D6 in cutaneous pathology

Singh, Mark (2013) D6 in cutaneous pathology. PhD thesis, University of Glasgow.

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Abstract

Chemokines are central to the migration of leukocytes around the body, during both inflammatory and homeostatic conditions. Chemokines mediate their effects by binding to chemokine receptors found on the migrating cell’s surface. Chemokine binding to the chemokine receptor results in signaling, which allows the cell to migrate towards the epicenter of chemokine production. In addition to ‘classical’ chemokine receptors which are involved in leukocyte migration, a discrete family of chemokine receptors exist which are considered to be ‘atypical’, as binding to their cognate ligands does not result in classical signaling as detected by calcium flux assays. One of these atypical chemokine receptors is the chemokinescavenging receptor D6, which can bind to and internalize at least 14 inflammatory CC chemokines in vitro. In addition, an analysis of D6 function in vivo has shown that D6 is important for the resolution of the inflammatory response. D6 KO mice treated with phorbol ester to the shaved dorsal skin developed an inflammatory skin pathology that resembled the human condition psoriasis in many respects. In contrast, WT mice treated with phorbol ester developed a very mild inflammatory response, which quickly resolved. These data suggested that a loss of D6 expression ‘primed’ the mouse to develop a psoriasisform pathology, requiring only minor irritation/trauma to develop the pathology. Similarly, histologically normal (uninvolved) skin from a psoriatic patient has a propensity to developing inflammatory lesions upon minor trauma, and could also be suggested to be ‘primed’ for lesion development. Collectively, these data led us to the following hypothesis, ‘A loss of D6 expression in uninvolved psoriatic skin is associated with the development of psoriatic lesions’. To test this hypothesis, D6 expression in clinical samples from psoriasis patients was analysed. Full thickness biopsies from psoriasis patients were taken from a histologically normal site (uninvolved psoriatic skin), in addition to an elliptical biopsy covering the skin directly adjacent to the psoriatic lesion (peri-lesional psoriatic skin), in addition to the lesion itself (lesional psoriatic skin). D6 expression was analysed in these biopsies by QPCR and immuno-staining. It was observed that D6 expression was significantly elevated in psoriatic skin compared to healthy control skin. In particular, in uninvolved psoriatic skin D6 was significantly increased compared to healthy control skin, or peri-lesional 3 psoriatic skin or lesional psoriatic skin. The increase in D6 expression in uninvolved psoriatic skin localised to the epidermis and the LVs. A significant increase in PBMC-D6 expression was also noted in psoriatic patients compared to healthy control PBMCs. These data suggest that at sites not directly involved in the pathology, D6 is elevated in an attempt to limit inflammation-induced damage. Further immuno-staining showed the inflammatory CC chemokines CCL2 and CCL5 (both high affinity D6-binding ligands) were detected in uninvolved psoriatic epidermis, but were apparently unable to mediate their function due to the lack of significant leukocyte infiltration into the tissue. These data gave rise to the idea that D6 in uninvolved psoriatic skin was significantly elevated in an attempt to block the release of inflammatory CC chemokines into the dermis, and subsequent migration of inflammatory leukocytes into the tissue, and the onset of lesion formation. Interestingly, D6 expression on the epidermis was strongest towards the lower layers of the epidermis, which suggested a role for epidermal- D6 in ‘barrier function’, preventing the uncontrolled release of inflammatory CC chemokines into the dermis. In addition to inflammatory CC chemokines, a variety of inflammatory cytokines have been previously detected in uninvolved psoriatic skin. Several of these cytokines were shown to increase D6 expression in vitro in this study. Therefore, it is possible the significant increase in D6 expression in uninvolved psoriatic skin is partly mediated by cytokine stimulation. A loss of D6 expression was observed when comparing uninvolved psoriatic skin and perilesional psoriatic skin. These data suggested that a loss of D6 expression occurs directly before the onset of lesion formation. It was also shown in this study that a loss of D6 expression could occur after micro-trauma to uninvolved psoriatic skin, which suggests a possible mechanism of how D6 expression is lost in peri-lesional psoriatic skin. To analyze whether the increase in D6 expression in psoriatic skin was disease specific, or a generic response to cutaneous inflammation, D6 expression in eczema skin was studied. It was found that D6 expression in eczema skin is elevated compared to healthy control skin, but less so compared to psoriatic skin. Collectively these data suggest that increased D6 expression may be a feature of inflammatory skin diseases.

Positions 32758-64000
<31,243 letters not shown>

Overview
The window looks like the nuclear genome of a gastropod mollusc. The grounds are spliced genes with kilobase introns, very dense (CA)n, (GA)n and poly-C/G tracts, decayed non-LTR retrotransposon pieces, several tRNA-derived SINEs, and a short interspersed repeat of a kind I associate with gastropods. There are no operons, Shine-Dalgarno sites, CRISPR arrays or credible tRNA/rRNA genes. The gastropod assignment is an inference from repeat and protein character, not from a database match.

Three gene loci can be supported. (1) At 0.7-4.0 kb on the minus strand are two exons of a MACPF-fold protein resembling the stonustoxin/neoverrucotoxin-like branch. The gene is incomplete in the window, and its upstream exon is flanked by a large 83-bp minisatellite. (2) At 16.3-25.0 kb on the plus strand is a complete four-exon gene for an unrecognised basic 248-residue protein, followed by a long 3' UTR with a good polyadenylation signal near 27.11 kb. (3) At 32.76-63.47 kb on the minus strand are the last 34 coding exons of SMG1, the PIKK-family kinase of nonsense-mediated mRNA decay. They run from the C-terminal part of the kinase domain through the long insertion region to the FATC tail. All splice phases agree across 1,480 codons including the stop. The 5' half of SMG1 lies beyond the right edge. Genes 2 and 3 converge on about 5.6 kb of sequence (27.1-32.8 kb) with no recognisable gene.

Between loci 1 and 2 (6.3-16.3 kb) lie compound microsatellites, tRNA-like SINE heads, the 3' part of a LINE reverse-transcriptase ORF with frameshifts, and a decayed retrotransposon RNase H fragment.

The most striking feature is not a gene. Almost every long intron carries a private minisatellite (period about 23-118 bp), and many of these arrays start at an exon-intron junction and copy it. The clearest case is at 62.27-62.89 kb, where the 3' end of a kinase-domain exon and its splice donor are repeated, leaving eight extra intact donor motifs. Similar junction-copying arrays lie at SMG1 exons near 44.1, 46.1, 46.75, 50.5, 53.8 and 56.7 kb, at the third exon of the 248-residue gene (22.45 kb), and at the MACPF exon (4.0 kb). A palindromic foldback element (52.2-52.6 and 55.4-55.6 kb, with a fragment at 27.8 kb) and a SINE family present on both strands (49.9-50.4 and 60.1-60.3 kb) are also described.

Item Type: Thesis (PhD)
Qualification Level: Doctoral
Keywords: Chemokines, Psoriasis, Atypical receptors, D6
Subjects: R Medicine > RB Pathology
Colleges/Schools: College of Medical Veterinary and Life Sciences > Institute of Infection Immunity and Inflammation
Funder's Name: UNSPECIFIED
Supervisor's Name: Gerard, Professor Graham
Date of Award: 2013
Depositing User: Mr Mark D Singh
Unique ID: glathesis:2013-4636
Copyright: Copyright of this thesis is held by the author.
Date Deposited: 21 Oct 2013 10:11
Last Modified: 21 Oct 2013 10:11
URI: http://theses.gla.ac.uk/id/eprint/4636

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